[-empyre-] Player vs Developer.

timothy j. welsh twelsh at loyno.edu
Wed Mar 11 05:49:48 AEDT 2020

Thanks, Alenda, for organizing this! I think I finally have my
technical difficulties worked out and I can play with you all.

My book, Mixed Realism (2016), is about the ways game narratives fold
back onto the activity of gameplay, recontextualizing our engagements
with digital culture. Recently, I have been thinking about those
concepts as they apply to the aftermath of "casual revolution" (Juul
2012) and the industry's transition to "live service" models designed
to encourage "recurrent user payments" such as subscriptions and
microtranscations. Here is one example that got me on to this topic.

On June 10, 2015, Rockstar Games released the “Ill-Gotten Gains”
downloadable content pack (DLC) for Grand Theft Auto V Online (GTAV).
This DLC featured the most expensive in-game items to date, including
a ten-million-dollar, gold-plated Luxor Jet. Offering some diegetic
justification for these expensive items, a blog post on Rockstar
Newswire announcing the patch cites “a surge in high-end crime across
southern San Andreas," which resulted in an increased “demand for
luxury goods and services."

On one level, the “crime surge” mentioned refers to the heist missions
introduced in the previous patch. The exorbitant cost of the
"Ill-Gotten Gains" items rebalances the in-game economy to accommodate
the large payouts of this new game mode. On another level, the “crime
surge” refers to the widespread practice of amassing in-game currency
through the use of glitches and exploits. The "Ill-Gotten Gains" patch
included a number of new security measures to track and ban glitchers,
putting an end to some of the more popular methods. Thus, it seems the
patch’s high-priced items were intended to clear out not only the
money earned through the diegetic crimes of the heist, but also the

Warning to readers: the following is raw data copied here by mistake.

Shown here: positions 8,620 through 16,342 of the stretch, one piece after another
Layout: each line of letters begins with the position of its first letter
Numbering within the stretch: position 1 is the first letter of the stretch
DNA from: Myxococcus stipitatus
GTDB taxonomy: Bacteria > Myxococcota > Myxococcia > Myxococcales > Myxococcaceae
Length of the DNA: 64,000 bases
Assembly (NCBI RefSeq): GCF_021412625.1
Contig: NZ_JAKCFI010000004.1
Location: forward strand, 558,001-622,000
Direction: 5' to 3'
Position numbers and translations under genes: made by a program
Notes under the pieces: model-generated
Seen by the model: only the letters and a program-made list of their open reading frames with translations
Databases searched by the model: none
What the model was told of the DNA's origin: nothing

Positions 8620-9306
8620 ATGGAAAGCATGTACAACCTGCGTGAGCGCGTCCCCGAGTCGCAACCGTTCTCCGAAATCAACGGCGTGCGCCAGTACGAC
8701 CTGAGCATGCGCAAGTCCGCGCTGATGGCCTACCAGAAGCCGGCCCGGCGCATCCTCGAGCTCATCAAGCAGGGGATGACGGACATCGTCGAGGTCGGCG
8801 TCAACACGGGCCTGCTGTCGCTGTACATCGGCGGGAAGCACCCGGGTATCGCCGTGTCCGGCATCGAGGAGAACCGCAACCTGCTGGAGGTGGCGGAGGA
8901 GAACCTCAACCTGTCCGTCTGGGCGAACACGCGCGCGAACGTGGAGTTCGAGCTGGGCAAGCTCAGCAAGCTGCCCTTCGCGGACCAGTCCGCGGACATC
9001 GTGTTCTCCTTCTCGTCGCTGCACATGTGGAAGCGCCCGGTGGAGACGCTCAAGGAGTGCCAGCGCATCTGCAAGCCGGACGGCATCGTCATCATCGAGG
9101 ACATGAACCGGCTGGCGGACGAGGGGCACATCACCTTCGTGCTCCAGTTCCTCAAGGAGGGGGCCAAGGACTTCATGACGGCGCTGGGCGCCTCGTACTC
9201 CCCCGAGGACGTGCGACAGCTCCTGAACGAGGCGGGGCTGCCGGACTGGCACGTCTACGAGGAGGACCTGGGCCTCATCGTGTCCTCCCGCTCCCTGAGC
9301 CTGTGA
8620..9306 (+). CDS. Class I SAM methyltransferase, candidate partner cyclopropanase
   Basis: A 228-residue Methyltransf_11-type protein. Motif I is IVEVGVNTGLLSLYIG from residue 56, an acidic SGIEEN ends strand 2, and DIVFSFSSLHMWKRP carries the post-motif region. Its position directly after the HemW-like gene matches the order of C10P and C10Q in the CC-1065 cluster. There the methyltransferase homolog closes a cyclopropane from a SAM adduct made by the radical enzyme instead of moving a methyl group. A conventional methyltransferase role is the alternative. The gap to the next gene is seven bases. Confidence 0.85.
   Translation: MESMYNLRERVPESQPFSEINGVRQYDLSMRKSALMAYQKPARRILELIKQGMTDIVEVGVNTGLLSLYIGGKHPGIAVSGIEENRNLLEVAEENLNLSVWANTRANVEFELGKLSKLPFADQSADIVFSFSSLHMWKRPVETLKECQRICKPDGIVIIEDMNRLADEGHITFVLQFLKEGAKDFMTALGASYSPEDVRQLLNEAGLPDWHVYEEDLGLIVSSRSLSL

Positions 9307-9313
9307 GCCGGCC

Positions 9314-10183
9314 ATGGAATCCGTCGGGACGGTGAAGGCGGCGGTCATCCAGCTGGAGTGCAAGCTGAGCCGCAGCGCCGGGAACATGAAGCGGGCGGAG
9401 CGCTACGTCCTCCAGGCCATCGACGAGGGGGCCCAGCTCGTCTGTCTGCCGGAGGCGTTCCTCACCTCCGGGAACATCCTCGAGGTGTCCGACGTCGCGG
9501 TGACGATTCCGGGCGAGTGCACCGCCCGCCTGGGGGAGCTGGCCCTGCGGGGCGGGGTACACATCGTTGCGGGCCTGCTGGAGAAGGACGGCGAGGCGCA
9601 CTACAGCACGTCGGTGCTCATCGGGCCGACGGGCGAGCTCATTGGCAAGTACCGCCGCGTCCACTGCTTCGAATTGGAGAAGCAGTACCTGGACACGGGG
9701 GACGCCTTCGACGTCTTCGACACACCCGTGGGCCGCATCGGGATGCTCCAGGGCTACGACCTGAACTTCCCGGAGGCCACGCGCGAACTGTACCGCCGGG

non-diegetic crimes of glitchers, whose gains were in reality
ill-gotten, as opposed to those who dutifully grind heists, whose
gains were ironically legitimate.

What I am interested in here is the way the locus of the game seems to
have shifted. Most game modes can be described as player-vs-player or
player-vs-environment and those labels certainly apply here as well.
Superseding all of them, however, is a confrontation of
player-vs-developer. In this "meta-game" (Boluk and Lemieux 2017),
players and developers compete to determine the value of the player's
time. It demands highly efficient playstyles, long sessions of
grinding one productive method, in which players attempt to leverage
available mechanics--sometimes against their intended design and, even
when they legitimate, before they get patched by developers--to earn
in-game resources without having to spend real money. While efficiency
has always been valued in gaming, the industry's embrace of
free-to-play models (which demonstrated explosive profitability during
the casual revolution) has made enhancing productivity the game

My work recently considers what this shift has meant for videogames as
a medium of storytelling as well as the role of game narrative in
subverting these forms of play transformed into productivity. So, I’m
excited to chat with you all about videogames and their participation
in the mangles of play and work that characterize contemporary digital

// Tim

Timothy J. Welsh
Associate Professor of English
Loyola University New Orleans

Mixed Realism: Videogames and the Violence of Fiction

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